Día de los Muertos, or “Day of the Dead,” is primarily a Mexican tradition of celebrating the Catholic feasts of All Souls Day and All Saints Day. Although the celebration incorporates pre-Columbian indigenous elements, the modern Día de los Muertos is a reverent way to celebrate the Church’s teaching on the communion of saints and to pray for the souls of the deceased.
Unfortunately, there are some common misconceptions about the celebration that require clarification.
- Día de los Muertos is not “Mexican Halloween,” there are no ghosts, witches, etc. In fact, attending mass is an essential part of the celebration.
- Some might misinterpret popular symbols of the celebration such as skeletal face make-up as glorification of death. In reality, Día de los Muertos serves as an opportunity to reflect upon the natural cycle of life and death and to assess one’s own readiness for entering into Heaven.
- It might be assumed that Día de los Muertos involves some sort of conjuring or worship of one’s deceased loved ones. To be clear, the Catechism of the Church rejects all forms of divination. Yet, the Church always encourages Catholics to pray for the souls of the dead, which is a spiritual work of mercy.
- Día de los Muertos is not sad. Although many might adopt a solemn or introspective attitude at the gravesites of their loved ones, this does not ultimately diminish from the celebration of Christ conquering death and the possibility that one’s loved ones have returned to God.
An important element of Día de los Muertos are the ofrendas (offerings) that are placed on home altars and brought to the gravesites. Here are some of the symbols associated with the ofrendas and altars.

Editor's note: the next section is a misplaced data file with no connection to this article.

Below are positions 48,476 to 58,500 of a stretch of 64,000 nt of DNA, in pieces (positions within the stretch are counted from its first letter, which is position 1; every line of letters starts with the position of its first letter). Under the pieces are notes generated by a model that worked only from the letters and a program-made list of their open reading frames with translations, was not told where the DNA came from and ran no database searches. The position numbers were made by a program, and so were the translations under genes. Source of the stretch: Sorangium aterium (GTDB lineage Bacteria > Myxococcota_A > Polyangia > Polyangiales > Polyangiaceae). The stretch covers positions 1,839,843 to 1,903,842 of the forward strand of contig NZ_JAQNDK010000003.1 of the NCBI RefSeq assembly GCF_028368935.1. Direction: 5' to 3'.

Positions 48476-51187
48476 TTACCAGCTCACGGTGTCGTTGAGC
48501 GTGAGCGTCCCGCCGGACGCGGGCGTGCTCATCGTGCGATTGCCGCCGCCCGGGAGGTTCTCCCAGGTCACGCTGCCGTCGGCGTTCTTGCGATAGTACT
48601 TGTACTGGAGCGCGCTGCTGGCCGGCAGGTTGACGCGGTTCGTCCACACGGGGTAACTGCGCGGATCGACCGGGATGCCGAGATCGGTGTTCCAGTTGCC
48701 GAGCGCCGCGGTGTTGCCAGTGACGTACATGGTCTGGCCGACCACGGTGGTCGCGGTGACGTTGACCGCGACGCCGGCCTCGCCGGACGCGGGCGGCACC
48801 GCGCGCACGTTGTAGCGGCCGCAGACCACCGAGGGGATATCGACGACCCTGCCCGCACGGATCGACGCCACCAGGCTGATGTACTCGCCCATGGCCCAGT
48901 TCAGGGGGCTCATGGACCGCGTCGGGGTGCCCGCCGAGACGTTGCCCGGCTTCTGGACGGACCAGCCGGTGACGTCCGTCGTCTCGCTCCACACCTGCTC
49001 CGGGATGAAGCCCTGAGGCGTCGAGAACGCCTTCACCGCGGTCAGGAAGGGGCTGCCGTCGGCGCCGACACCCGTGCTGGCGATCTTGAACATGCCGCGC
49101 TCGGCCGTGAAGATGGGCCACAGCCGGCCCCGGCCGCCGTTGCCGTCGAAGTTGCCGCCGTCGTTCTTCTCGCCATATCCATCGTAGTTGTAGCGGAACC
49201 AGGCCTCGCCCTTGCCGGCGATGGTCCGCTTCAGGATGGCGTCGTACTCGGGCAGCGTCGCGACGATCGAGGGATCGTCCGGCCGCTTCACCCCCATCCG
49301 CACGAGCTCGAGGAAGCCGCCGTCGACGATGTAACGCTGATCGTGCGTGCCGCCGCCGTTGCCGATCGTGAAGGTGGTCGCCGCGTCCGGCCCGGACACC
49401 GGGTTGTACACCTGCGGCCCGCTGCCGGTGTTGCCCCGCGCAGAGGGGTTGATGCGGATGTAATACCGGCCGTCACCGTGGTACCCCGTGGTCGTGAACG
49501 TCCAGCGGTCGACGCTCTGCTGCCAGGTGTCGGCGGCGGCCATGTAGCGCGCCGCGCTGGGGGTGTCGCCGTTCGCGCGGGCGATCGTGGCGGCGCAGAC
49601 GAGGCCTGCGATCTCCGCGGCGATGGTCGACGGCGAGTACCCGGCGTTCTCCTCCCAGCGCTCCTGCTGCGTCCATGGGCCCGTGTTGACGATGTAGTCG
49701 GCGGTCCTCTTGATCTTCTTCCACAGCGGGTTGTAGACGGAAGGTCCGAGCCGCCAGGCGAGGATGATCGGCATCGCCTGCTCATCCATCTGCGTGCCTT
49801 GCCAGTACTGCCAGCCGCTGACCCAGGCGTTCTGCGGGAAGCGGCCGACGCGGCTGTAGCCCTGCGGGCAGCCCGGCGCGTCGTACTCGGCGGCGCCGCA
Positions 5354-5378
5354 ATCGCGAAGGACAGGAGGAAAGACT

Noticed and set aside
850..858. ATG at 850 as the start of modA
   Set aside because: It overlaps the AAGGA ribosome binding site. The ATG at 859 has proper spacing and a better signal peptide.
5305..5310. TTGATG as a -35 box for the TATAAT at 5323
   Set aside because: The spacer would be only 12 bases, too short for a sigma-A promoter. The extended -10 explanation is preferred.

- Many altars are created in tiers. A two-tier altar represents Heaven and earth. A three-tiered altar incorporates the first levels and also includes purgatory. Alternatively, many suggest a three-tiered altar represents the Trinity.
- Pictures, paintings, and images of deceased loved ones are places on the altar so that their souls can be prayed for and remembered. Many altars will include favorite items or mementos from those individuals.
- Spanish missionaries insisted on displaying crosses and crucifixes prominently on the altars and that tradition has persisted to this day. Many altars will also incorporate pictures of the Virgin de Guadalupe or other depictions of the Blessed Mother.
- Colorful cut tissue paper represents joy.
- Candles symbolize the light of Christ and are offered as prayers for the souls of the deceased.
- A bowl or glass of water represents a cleansing or purity of souls. It may also represent the regenerative cycle of life and death. The souls of the dead are invited to refresh themselves for their continued journey.
- Flowers, particular yellow marigolds known as cempasuchil, are spread across the altar. Their bright color is said to be a celebration of life and Christ’s conquering of death.
- Skulls or calaveras, typically made of sugar, are a reminder that death is always present and should not be feared as long as one is in right relationship with God.
- The bread or pan de muerto represents the generosity of the host and a gift from the earth.
Ultimately, Día de los Muertos symbolizes Catholic teaching on the communion of saints. There are always different members of the Body of Christ: the ones in Heaven, the ones that are still on their way to the gates of Heaven, and us here on Earth, and we all still commune together as one Church.
To conclude, I would like to share a Día de los Muertos prayer published by the Catholic Health Association of the United States.
God of the living and the dead, Today we remember our ancestors who have gone before us in death. Their lives added to the richness of ours. Their gifts were gifts to us.
Grateful for the enduring treasures of our memories and Mindful that our love and relationships continue into the next life, Draw us near to our ancestors in faith and love.
Let us remember them with sweetness and happiness this night. Keep from our hearts the bitterness of our parting and Replace it with the joy of anticipating eternal life with you and all your saints. Amen.